Chai ginger apple cider is a delicious warming beverage that is the perfect end to a crisp fall day. The ginger is a great digestive aid and the aromas from immune-boosting chai spices will make your whole house smell like you have been baking all day. Chai tea is a traditional Indian tea made from black tea with spices added to it, such as cinnamon. It’s certainly delicious, but make sure when choosing it that you opt for a traditional healthy variety, rather than one with added sweeteners or syrups. Organic tea is best, if you can get it.
– 6 cups apple cider
– 2 chai tea bags (regular or decaffeinated)
– 1 inch slice of fresh ginger, peeled and left whole
In a small saucepan, bring 1 cup apple cider to a boil, then add the chai tea bags and ginger. Remove from heat, cover, and steep for 45 minutes.
In a large saucepan, combine remaining 5 cups of apple cider with prepared 1 cup chai tea-infused cider. Bring to a gentle boil. Remove from heat. Serve with a cinnamon stick!
Recipe care of Hyhope Farms.
Photo from here, with thanks.
I picked up a bushel (yes, a bushel) of carrots at a local farm this past weekend. Apparently, it was a great year for carrots around here. With visions of stews, casseroles, and healhy-ish muffins, I hauled the 15 pound bushel of orange goodness home.
First on my recipe list is carrot ginger soup. This is one of those soups that is perfect for cool evenings after spending a day outside. I keep the skin on the carrots, retaining the numerous extra cancer-fighting compounds, including beta-carotene and canthaxanthin. I just give them a really good scrub.
Carrots are nutrition powerhouses. Harvard researchers recently found a strong inverse relationship between diets rich in carrots and the incidence of stroke; women who ate five or more servings of carrots weekly had a 68% lower risk. When 124 lung cancer patients who were not regular smokers were compared with 235 controls in terms of what they ate, carrots were seen to offer the best protection against the disease.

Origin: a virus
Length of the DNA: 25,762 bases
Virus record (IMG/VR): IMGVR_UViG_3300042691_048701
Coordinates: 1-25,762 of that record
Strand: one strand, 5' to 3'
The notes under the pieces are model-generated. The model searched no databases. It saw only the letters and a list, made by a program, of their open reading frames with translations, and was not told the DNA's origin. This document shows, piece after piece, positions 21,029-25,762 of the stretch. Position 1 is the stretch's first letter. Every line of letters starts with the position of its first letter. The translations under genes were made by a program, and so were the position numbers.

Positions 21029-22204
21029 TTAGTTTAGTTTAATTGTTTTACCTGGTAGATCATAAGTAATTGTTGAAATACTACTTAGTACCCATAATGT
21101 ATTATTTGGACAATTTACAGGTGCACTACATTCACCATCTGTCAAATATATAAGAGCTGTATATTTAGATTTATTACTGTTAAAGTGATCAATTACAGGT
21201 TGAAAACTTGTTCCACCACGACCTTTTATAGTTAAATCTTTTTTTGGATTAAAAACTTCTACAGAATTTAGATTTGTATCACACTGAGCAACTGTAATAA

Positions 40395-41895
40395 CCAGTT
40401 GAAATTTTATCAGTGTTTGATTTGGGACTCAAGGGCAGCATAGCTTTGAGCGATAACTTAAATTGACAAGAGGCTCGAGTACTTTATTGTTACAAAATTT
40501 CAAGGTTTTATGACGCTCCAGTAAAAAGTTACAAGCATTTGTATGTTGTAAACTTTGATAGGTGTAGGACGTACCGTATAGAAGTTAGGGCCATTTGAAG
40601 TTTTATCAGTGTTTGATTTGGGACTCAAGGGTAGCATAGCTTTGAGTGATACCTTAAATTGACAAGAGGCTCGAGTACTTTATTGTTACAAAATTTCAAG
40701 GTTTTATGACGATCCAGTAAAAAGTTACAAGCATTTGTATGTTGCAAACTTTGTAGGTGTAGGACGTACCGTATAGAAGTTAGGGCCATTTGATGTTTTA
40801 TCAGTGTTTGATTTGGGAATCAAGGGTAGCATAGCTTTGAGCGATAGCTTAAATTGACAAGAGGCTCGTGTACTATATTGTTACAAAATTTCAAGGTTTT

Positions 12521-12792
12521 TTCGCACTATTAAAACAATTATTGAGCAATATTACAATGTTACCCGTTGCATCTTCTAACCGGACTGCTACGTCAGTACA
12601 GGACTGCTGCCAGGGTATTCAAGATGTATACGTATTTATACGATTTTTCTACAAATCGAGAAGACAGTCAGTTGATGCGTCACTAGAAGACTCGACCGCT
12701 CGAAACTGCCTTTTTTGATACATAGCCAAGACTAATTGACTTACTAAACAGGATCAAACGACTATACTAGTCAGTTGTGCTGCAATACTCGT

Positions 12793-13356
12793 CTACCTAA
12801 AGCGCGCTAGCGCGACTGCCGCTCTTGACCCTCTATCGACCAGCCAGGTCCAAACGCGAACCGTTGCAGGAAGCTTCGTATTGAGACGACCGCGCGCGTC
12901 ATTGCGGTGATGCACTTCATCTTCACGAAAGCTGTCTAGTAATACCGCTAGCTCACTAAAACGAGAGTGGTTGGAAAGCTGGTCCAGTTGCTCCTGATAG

Combine the carrots with anti-inflammatory properties of ginger, and you have a great soup that everyone will love! Continue reading “Dinner Tonight: Carrot Ginger Soup”
For many pregnant women, morning sickness is an all too frequent and uncomfortable side effect of pregnancy. Some statistics show that almost as many as 70% of moms-to-be experience some degree of nausea and vomiting. And, worse, it is not usually a “morning” only condition. Nausea can occur any time of day and be triggered by any number of factors including:
- Strong smells
- Empty stomach, low blood sugar and hunger
- Certain foods
The good news is that it usually ends towards the beginning of the second trimester. In the meantime, if you are one of many women who can’t keep things down, here are some suggestions to get you through this hopefully temporary period in your pregnancy. Continue reading “Coping With Morning Sickness Naturally”
With Thanksgiving around the corner, you may overindulge at your get-together and you may be rewarded with heartburn. Instead of grabbing for the antacid, here are some natural remedies that you can try.
Eating habits tend to be the biggest culprit behind heartburn. If you suffer from heartburn on a regular basis, you may need to change the way you eat, and what you eat. Fatty, fried, or high-protein foods, alcohol, and coffee are all foods that can trigger heartburn. Continue reading “Thanksgiving Heartburn”